To use Evernote effectively, users need to download the desktop app, the mobile app and the web clipper for their browsers. They also need to decide how to organize their notes, using folders, stacks and/or tags. Folders and stacks are hierarchical structures that group notes by categories. Tags are keywords that label notes by topics. Users can apply multiple tags to a single note, making it easier to find later.

Evernote’s web clipper is a handy tool that lets users save content from any website. Users can choose to clip the full text of an article, the full page, a screenshot or just a bookmark. They can also choose which folder to save the clip to and add tags and remarks. If users have the premium plan, they can also forward emails to Evernote or save PDFs from their browsers. On their smartphones, users can send articles, scan documents, record audio notes or capture screenshots to Evernote.

Evernote’s search function is powerful and flexible. Users can search across all folders or specific folders. They can also search for notes tagged with a specific tag or a combination of tags. Users can create saved searches for frequently used queries. Evernote also has a video tutorial and a book that explains how to use it to organize a law practice.

Evernote has several useful integrations. You can integrate with Google Calendar, Outlook Calendar and Slack. The Outlook integration means that you can open Evernote and you can easily add summary notes and action items pre-tagged with the meeting information. The Gmail and Outlook integrations make it easy to save email to your Evernote.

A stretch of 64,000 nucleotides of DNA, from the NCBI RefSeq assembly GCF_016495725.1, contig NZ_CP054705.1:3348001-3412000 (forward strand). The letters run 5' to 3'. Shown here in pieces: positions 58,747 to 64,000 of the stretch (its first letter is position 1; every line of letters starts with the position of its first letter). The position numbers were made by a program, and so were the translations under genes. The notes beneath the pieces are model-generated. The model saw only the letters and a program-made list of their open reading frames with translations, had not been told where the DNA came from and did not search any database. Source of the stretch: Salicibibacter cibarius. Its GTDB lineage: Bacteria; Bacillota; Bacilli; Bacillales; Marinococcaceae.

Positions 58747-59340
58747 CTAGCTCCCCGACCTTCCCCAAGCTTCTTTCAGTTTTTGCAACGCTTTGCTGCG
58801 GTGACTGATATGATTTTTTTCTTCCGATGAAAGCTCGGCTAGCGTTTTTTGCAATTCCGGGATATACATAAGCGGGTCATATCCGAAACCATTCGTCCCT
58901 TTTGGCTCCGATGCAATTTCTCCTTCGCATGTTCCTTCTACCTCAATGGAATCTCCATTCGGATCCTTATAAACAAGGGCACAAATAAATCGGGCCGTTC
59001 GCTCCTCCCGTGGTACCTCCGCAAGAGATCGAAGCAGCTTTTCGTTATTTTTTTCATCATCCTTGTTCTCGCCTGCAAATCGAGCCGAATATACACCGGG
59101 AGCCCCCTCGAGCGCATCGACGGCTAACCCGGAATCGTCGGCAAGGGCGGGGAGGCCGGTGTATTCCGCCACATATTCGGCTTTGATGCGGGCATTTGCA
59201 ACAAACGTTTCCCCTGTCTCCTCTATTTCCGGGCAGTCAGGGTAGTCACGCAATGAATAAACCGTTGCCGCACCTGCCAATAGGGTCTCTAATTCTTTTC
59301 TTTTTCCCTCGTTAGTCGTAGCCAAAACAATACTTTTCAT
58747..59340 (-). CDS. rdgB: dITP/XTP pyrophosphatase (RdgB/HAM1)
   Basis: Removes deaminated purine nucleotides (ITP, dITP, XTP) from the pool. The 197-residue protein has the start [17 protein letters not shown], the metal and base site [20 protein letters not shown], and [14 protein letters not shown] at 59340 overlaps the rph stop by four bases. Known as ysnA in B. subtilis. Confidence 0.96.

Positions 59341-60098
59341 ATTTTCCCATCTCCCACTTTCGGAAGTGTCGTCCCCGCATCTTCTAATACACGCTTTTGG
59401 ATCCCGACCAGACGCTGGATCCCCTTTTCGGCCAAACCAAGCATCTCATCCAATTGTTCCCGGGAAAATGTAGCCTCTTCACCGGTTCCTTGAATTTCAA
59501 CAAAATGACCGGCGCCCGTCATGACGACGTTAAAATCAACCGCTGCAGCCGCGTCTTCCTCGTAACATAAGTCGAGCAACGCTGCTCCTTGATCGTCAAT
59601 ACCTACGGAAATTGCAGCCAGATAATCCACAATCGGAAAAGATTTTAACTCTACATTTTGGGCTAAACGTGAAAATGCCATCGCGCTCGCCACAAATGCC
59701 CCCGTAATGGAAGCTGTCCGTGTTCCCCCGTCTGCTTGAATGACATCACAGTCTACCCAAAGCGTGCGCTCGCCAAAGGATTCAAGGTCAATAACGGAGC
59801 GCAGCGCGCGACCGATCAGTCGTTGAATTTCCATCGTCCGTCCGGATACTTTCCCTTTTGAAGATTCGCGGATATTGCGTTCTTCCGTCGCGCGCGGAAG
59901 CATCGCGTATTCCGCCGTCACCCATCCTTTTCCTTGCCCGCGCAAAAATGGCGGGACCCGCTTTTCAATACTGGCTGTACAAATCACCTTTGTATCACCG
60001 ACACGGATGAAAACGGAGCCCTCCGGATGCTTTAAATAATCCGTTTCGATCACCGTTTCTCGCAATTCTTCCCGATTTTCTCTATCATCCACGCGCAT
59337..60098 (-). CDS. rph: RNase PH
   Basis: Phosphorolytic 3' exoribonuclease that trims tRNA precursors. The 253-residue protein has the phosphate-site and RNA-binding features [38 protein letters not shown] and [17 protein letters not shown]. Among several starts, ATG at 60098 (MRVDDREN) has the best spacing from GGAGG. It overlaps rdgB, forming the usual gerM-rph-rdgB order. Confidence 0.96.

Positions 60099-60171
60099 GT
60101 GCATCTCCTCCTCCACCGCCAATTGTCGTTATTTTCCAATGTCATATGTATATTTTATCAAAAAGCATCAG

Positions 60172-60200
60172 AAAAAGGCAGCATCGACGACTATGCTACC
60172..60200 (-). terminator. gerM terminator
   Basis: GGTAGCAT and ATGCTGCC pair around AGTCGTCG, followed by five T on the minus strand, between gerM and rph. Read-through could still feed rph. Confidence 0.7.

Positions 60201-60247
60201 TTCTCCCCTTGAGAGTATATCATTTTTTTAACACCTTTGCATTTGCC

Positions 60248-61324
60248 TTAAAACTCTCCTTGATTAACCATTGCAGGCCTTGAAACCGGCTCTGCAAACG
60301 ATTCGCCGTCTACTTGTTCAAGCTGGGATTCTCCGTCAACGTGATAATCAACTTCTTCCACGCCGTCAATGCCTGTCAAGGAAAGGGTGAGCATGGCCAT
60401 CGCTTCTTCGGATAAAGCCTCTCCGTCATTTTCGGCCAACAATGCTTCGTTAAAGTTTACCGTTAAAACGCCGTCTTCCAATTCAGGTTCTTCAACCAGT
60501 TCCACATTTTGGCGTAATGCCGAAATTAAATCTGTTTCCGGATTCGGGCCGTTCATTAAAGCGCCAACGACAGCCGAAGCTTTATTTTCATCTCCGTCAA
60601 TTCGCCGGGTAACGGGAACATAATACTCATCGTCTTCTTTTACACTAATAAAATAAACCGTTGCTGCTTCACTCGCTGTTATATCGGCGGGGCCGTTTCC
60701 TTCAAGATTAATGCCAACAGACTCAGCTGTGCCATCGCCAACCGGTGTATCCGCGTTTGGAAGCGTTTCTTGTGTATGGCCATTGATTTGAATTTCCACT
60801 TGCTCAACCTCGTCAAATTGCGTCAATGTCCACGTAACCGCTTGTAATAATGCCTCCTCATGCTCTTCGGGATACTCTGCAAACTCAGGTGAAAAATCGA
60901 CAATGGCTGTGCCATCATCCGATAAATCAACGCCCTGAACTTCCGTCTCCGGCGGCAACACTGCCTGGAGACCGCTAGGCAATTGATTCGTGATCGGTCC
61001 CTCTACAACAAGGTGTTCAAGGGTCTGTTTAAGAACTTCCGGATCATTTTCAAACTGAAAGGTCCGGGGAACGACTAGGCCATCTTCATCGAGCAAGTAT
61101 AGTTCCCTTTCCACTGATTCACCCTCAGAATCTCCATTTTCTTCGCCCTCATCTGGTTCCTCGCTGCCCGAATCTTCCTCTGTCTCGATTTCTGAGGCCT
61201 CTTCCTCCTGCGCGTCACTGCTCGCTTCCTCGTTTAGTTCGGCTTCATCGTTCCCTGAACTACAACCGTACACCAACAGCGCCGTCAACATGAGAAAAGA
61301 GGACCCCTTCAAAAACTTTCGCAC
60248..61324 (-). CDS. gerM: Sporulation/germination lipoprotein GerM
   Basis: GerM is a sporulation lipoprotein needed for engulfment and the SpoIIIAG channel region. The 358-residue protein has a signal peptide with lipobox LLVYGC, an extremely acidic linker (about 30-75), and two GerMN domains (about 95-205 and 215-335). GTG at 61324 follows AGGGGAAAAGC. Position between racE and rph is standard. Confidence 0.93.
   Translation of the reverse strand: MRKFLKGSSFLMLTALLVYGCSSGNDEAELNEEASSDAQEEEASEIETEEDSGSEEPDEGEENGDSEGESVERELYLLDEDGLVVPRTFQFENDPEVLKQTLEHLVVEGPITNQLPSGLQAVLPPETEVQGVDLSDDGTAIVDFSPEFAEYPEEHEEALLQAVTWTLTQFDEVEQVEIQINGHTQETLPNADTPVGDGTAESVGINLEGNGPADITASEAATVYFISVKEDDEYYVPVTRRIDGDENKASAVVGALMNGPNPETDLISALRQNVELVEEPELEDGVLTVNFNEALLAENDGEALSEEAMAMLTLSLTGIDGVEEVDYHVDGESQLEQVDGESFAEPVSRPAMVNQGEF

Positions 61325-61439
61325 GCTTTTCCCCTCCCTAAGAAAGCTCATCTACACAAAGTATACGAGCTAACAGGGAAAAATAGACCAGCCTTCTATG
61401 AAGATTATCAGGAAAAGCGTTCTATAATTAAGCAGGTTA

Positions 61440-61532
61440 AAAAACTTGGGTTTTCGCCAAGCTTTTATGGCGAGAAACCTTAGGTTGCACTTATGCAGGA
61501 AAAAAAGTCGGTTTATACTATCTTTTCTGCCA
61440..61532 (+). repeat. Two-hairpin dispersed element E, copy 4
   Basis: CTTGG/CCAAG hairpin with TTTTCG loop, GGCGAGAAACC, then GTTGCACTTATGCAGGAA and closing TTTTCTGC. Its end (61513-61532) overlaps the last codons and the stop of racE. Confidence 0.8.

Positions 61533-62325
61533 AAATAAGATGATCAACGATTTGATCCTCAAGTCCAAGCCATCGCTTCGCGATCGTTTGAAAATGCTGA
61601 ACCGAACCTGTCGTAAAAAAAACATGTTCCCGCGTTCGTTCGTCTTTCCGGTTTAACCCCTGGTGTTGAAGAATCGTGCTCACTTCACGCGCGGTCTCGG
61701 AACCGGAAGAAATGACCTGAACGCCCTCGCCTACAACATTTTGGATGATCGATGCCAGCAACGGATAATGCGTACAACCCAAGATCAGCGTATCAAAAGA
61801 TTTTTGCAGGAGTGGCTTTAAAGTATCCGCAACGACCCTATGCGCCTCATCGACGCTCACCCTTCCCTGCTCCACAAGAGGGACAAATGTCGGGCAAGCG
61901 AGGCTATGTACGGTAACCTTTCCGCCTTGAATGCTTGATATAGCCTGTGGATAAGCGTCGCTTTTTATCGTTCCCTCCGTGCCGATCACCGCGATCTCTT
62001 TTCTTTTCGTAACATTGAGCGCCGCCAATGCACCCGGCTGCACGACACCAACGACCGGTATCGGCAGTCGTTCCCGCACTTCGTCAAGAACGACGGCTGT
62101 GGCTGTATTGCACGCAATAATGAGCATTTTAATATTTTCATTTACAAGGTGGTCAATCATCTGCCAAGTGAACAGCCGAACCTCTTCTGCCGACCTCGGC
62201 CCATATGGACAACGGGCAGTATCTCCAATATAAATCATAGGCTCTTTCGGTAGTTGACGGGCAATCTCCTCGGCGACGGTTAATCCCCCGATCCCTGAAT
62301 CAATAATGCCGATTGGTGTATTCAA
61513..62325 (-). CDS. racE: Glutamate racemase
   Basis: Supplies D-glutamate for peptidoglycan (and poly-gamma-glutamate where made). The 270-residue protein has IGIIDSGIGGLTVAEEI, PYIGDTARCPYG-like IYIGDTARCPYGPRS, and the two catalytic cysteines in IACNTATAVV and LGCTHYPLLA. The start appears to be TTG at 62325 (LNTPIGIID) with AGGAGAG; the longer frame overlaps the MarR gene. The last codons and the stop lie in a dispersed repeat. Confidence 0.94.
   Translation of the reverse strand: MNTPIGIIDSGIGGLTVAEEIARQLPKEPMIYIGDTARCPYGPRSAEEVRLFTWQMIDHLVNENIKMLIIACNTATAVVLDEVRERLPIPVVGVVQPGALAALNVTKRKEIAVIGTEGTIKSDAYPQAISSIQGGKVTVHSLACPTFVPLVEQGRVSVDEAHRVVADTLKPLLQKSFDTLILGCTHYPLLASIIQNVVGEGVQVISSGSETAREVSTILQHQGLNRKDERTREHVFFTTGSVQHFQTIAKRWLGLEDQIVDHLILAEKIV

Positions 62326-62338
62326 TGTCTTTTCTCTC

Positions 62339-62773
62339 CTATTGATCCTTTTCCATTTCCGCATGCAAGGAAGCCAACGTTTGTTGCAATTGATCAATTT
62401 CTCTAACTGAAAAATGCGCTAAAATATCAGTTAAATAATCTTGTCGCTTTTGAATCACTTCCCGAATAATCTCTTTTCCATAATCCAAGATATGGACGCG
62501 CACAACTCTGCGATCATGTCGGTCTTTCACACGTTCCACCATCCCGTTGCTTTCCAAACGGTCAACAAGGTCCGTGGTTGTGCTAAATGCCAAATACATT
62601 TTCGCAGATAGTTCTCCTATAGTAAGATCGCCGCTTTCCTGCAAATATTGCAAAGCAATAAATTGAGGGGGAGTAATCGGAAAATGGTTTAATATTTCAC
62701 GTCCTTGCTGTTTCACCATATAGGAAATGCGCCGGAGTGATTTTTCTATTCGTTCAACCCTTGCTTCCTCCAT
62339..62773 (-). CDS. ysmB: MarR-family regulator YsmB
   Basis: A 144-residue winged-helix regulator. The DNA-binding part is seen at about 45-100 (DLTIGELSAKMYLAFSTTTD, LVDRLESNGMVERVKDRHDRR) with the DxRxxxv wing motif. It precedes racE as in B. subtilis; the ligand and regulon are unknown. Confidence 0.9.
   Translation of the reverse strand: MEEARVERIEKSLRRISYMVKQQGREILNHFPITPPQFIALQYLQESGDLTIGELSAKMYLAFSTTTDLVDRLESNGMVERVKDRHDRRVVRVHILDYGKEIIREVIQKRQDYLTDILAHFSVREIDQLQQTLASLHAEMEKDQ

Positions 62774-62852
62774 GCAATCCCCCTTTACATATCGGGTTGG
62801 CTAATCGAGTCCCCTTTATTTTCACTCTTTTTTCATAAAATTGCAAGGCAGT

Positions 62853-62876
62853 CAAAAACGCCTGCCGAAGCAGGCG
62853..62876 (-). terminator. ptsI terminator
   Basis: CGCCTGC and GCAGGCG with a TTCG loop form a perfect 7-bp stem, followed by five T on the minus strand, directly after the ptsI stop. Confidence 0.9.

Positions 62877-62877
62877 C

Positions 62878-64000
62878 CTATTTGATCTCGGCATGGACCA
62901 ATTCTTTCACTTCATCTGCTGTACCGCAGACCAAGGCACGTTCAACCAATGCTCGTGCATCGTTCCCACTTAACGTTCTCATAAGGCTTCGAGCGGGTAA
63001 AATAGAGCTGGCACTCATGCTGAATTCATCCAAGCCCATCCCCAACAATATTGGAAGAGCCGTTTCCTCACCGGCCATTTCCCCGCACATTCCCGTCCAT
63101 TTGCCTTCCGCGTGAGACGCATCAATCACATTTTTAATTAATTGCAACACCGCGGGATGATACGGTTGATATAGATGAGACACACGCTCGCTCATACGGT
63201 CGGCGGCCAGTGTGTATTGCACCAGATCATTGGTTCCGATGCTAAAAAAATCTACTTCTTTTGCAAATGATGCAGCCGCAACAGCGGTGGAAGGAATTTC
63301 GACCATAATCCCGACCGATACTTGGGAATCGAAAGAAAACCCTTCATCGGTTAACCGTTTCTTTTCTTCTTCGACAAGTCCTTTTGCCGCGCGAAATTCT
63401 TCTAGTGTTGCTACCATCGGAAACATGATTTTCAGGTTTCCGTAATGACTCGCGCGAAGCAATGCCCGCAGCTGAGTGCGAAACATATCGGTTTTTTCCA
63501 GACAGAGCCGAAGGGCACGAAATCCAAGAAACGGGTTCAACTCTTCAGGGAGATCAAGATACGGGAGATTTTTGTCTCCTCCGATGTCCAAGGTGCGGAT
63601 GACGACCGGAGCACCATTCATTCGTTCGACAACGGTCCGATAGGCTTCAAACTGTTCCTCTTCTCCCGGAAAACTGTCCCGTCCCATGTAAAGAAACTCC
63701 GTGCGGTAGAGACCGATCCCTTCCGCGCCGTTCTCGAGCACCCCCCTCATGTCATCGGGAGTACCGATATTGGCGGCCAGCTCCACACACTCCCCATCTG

Evernote is a great solution for lawyers who want to capture and organize content from various sources. It can help them stay updated, informed and prepared for their clients. Evernote is easy to use, ubiquitous and free or low cost.

Generative AI Note Apps

Artificial intelligence (AI) has crept into many products, and new products are hitting the market that leverage generative AI for note-taking. Of course, a lawyer’s notes are confidential so you will want to make sure to do some due diligence about the products you choose, including where the information is stored, who or what has access to it and if the prompts are cataloged. Generally, if the product is free you need to establish what the business case is, and how they are staying afloat.

In many AI-driven note-taking apps the generative AI is leveraged to help you summarize, research, find related notes and even identify action items in the text.